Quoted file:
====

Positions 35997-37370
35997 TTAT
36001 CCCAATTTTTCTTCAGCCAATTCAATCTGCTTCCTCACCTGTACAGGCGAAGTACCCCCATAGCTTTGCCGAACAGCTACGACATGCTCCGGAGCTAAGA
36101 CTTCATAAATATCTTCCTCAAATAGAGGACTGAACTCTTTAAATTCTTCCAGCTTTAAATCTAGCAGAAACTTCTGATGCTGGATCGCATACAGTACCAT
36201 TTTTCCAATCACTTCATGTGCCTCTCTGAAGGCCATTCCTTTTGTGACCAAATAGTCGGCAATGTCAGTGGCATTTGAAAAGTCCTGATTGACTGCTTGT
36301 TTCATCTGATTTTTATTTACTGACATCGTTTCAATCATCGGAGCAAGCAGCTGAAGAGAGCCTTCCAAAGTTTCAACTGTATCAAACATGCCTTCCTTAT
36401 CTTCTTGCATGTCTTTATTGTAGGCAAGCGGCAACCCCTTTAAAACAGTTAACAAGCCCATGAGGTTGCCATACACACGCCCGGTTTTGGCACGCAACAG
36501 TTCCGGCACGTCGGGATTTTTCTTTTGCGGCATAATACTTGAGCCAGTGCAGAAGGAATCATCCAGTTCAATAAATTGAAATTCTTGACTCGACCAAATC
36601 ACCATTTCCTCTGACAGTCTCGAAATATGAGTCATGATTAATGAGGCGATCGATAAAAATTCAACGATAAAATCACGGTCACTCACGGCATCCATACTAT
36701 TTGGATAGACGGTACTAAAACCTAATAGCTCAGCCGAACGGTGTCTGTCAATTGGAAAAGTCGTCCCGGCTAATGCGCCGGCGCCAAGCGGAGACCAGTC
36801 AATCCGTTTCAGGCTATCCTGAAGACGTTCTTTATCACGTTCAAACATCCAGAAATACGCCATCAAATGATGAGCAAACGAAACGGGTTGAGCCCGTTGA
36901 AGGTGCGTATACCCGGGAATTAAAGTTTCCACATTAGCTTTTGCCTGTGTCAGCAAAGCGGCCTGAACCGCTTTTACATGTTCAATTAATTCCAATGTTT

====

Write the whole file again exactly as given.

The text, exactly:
Positions 35997-37370
35997 TTAT
36001 CCCAATTTTTCTTCAGCCAATTCAATCTGCTTCCTCACCTGTACAGGCGAAGTACCCCCATAGCTTTGCCGAACAGCTACGACATGCTCCGGAGCTAAGA
36101 CTTCATAAATATCTTCCTCAAATAGAGGACTGAACTCTTTAAATTCTTCCAGCTTTAAATCTAGCAGAAACTTCTGATGCTGGATCGCATACAGTACCAT
36201 TTTTCCAATCACTTCATGTGCCTCTCTGAAGGCCATTCCTTTTGTGACCAAATAGTCGGCAATGTCAGTGGCATTTGAAAAGTCCTGATTGACTGCTTGT
36301 TTCATCTGATTTTTATTTACTGACATCGTTTCAATCATCGGAGCAAGCAGCTGAAGAGAGCCTTCCAAAGTTTCAACTGTATCAAACATGCCTTCCTTAT
36401 CTTCTTGCATGTCTTTATTGTAGGCAAGCGGCAACCCCTTTAAAACAGTTAACAAGCCCATGAGGTTGCCATACACACGCCCGGTTTTGGCACGCAACAG
36501 TTCCGGCACGTCGGGATTTTTCTTTTGCGGCATAATACTTGAGCCAGTGCAGAAGGAATCATCCAGTTCAATAAATTGAAATTCTTGACTCGACCAAATC
36601 ACCATTTCCTCTGACAGTCTCGAAATATGAGTCATGATTAATGAGGCGATCGATAAAAATTCAACGATAAAATCACGGTCACTCACGGCATCCATACTAT
36701 TTGGATAGACGGTACTAAAACCTAATAGCTCAGCCGAACGGTGTCTGTCAATTGGAAAAGTCGTCCCGGCTAATGCGCCGGCGCCAAGCGGAGACCAGTC
36801 AATCCGTTTCAGGCTATCCTGAAGACGTTCTTTATCACGTTCAAACATCCAGAAATACGCCATCAAATGATGAGCAAACGAAACGGGTTGAGCCCGTTGA
36901 AGGTGCGTATACCCGGGAATTAAAGTTTCCACATTAGCTTTTGCCTGTGTCAGCAAAGCGGCCTGAACCGCTTTTACATGTTCAATTAATTCCAATGTTT